blow fly

or blow·fly



any of numerous dipterous insects of the family Calliphoridae that deposit their eggs or larvae on carrion, excrement, etc., or in wounds of living animals.

Origin of blow fly

First recorded in 1815–25 Unabridged Based on the Random House Unabridged Dictionary, © Random House, Inc. 2019

Examples from the Web for blow-fly

Historical Examples of blow-fly

  • The flies that troubled me most were a large kind of blue-bottle or blow-fly.

    The Malay Archipelago

    Alfred Russell Wallace

  • And then reflect upon the motor-scorcher and the earthworm and the blow-fly.

    The Vanishing Man

    R. Austin Freeman

  • One wonders what he would have made of a blow-fly buzzing on the pane.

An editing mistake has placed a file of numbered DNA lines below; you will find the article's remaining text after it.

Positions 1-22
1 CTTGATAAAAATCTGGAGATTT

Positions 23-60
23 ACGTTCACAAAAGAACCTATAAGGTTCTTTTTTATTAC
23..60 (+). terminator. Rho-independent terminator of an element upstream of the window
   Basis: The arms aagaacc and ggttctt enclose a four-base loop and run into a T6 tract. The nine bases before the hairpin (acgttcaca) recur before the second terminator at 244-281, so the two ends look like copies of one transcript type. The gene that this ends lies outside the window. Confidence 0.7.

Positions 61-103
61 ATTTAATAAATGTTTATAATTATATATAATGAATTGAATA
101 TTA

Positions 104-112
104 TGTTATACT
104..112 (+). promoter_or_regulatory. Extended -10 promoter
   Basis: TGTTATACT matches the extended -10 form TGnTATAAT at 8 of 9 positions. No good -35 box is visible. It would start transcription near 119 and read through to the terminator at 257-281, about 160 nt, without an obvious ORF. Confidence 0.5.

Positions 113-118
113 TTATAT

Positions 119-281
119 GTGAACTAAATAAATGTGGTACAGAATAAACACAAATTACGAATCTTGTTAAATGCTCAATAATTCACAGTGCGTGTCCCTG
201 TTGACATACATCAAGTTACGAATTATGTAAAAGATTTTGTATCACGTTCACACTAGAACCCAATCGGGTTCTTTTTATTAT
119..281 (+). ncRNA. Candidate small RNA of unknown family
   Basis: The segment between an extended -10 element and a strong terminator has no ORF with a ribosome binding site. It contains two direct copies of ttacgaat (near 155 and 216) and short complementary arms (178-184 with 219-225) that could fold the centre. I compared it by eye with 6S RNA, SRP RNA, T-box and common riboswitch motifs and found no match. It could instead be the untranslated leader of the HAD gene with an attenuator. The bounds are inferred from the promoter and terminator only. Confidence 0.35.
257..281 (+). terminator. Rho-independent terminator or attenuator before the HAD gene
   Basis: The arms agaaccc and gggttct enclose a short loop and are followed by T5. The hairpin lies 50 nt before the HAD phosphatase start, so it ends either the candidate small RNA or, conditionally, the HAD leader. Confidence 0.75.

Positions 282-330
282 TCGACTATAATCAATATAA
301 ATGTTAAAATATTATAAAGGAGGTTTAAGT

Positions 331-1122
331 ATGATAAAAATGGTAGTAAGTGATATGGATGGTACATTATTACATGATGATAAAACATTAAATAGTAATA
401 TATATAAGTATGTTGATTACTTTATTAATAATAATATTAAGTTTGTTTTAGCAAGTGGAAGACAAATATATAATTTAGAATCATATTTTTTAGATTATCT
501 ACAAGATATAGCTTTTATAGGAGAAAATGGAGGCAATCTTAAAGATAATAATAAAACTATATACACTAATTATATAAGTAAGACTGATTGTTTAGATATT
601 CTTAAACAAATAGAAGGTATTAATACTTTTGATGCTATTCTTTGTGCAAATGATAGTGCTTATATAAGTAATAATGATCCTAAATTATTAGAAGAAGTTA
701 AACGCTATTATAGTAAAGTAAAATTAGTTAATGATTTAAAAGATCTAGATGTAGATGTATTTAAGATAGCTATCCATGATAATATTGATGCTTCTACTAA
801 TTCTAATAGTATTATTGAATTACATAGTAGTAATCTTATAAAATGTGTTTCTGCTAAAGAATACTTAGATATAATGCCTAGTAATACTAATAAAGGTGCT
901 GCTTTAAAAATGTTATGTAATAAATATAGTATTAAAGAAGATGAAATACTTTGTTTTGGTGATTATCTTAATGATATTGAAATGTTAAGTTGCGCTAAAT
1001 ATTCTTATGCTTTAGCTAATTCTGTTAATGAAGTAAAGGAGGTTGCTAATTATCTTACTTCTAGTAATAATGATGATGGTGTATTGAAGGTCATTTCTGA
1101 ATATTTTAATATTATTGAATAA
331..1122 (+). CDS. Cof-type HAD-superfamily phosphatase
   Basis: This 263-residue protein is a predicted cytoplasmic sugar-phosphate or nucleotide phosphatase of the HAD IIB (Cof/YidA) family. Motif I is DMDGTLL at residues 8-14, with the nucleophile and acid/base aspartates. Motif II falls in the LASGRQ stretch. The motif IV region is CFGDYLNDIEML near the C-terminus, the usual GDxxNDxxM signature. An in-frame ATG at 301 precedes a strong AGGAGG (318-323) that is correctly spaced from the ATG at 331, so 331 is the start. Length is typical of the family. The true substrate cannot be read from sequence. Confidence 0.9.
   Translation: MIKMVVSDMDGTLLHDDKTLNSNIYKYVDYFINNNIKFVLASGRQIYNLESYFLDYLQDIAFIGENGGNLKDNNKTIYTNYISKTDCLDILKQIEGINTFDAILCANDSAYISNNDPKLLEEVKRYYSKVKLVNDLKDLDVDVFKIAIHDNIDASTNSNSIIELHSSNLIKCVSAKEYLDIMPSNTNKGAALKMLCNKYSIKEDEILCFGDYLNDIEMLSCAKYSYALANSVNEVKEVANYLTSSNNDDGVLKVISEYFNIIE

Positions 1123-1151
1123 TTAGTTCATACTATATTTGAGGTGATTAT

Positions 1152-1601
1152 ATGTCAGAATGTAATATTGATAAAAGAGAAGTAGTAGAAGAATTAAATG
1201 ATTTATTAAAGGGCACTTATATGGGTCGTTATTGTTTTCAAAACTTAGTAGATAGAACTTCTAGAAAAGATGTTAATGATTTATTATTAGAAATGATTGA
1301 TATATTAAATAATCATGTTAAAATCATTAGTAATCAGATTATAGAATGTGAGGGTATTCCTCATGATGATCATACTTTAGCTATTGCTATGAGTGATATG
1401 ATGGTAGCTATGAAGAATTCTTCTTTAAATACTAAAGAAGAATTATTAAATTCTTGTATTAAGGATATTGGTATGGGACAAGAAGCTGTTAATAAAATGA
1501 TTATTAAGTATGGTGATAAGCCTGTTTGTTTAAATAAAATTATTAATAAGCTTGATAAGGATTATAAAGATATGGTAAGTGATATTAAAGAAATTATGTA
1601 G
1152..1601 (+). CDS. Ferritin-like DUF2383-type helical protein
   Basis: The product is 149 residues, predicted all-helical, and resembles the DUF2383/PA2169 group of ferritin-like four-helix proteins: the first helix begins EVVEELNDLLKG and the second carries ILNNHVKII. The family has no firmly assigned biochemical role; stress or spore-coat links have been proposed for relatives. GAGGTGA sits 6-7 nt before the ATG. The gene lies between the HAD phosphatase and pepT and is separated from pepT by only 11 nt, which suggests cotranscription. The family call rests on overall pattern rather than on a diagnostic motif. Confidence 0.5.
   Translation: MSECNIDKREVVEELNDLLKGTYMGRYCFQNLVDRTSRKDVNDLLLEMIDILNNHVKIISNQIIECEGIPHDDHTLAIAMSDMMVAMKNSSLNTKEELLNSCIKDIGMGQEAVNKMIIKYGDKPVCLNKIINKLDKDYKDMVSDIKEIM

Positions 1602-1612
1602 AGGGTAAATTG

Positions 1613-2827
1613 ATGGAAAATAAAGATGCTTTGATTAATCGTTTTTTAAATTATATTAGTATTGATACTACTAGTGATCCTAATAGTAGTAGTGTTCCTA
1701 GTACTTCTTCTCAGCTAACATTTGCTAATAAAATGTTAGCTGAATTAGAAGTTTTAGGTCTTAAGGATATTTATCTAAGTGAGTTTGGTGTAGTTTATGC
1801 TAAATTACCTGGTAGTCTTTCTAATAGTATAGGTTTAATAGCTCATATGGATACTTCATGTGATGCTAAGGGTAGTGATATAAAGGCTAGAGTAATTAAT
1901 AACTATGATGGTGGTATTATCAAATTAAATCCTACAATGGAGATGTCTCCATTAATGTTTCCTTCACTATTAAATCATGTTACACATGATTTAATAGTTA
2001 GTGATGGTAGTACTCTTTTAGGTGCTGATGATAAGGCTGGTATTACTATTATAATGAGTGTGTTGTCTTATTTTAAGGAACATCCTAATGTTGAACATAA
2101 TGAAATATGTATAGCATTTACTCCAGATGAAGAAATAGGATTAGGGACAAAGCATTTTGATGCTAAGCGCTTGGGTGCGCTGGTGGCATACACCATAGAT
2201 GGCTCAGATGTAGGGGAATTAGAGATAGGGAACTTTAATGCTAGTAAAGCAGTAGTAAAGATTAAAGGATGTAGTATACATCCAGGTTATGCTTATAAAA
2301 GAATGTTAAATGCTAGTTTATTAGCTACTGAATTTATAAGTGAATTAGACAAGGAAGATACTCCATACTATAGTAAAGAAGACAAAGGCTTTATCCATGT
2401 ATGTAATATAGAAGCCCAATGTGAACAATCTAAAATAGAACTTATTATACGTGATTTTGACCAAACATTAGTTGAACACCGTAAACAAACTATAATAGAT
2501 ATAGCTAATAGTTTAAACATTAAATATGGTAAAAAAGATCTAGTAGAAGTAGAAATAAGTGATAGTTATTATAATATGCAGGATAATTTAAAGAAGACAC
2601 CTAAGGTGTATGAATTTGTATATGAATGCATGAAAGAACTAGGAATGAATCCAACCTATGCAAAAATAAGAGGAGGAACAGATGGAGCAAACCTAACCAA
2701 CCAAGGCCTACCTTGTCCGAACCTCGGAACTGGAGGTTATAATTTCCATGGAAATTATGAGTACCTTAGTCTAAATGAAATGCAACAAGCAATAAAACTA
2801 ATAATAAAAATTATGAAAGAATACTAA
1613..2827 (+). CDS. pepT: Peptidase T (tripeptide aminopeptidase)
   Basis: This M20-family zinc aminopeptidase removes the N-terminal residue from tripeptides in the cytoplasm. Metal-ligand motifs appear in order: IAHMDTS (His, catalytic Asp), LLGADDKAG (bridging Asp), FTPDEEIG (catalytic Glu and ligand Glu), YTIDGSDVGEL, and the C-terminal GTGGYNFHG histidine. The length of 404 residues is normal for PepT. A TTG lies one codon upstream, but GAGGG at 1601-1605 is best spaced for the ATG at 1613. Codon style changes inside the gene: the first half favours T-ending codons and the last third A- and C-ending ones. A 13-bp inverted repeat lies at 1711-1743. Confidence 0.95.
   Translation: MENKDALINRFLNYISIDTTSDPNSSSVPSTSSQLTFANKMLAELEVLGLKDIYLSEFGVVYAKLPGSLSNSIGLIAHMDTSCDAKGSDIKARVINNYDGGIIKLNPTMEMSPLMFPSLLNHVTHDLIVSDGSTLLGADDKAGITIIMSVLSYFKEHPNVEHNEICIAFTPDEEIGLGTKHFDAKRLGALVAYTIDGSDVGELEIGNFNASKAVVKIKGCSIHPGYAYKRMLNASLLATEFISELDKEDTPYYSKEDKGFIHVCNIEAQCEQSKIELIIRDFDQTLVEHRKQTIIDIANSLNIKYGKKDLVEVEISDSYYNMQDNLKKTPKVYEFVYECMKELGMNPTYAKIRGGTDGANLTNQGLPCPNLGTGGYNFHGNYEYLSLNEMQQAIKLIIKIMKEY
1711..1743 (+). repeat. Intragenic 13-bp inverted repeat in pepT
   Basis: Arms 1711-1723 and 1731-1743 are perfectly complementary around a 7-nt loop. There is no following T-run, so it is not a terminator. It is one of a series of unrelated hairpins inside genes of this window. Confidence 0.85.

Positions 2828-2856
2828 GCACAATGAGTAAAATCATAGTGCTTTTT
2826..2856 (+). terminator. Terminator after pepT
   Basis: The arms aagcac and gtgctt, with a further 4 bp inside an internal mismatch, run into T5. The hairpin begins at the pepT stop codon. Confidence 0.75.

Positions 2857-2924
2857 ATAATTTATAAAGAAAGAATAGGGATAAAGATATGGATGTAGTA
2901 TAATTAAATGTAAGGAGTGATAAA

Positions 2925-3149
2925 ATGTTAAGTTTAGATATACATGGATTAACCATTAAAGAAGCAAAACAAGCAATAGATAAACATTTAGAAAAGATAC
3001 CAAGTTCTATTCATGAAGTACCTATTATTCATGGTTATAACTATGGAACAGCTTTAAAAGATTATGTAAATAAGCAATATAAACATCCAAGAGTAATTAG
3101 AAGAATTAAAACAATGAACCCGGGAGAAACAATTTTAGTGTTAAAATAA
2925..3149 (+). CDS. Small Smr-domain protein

The Last Harvest

    John Burroughs

  • I'm a worm, a maggot, brother to the pollywog an' child of the blow-fly.

    Smoke Bellew

    Jack London

  • A blow-fly buzzed, a fan of whity steam came out of the kettle, and the lid kept up a rattling jig as the water bubbled.

    Bliss, and Other Stories

    Katherine Mansfield

Word Origin and History for blow-fly

1720, from fly (n.) + blow (v.1) in an obsolete sense "to deposit eggs, to infect with eggs," in reference to to insects, "apparently connected with old notions of natural history" [OED].

Online Etymology Dictionary, © 2010 Douglas Harper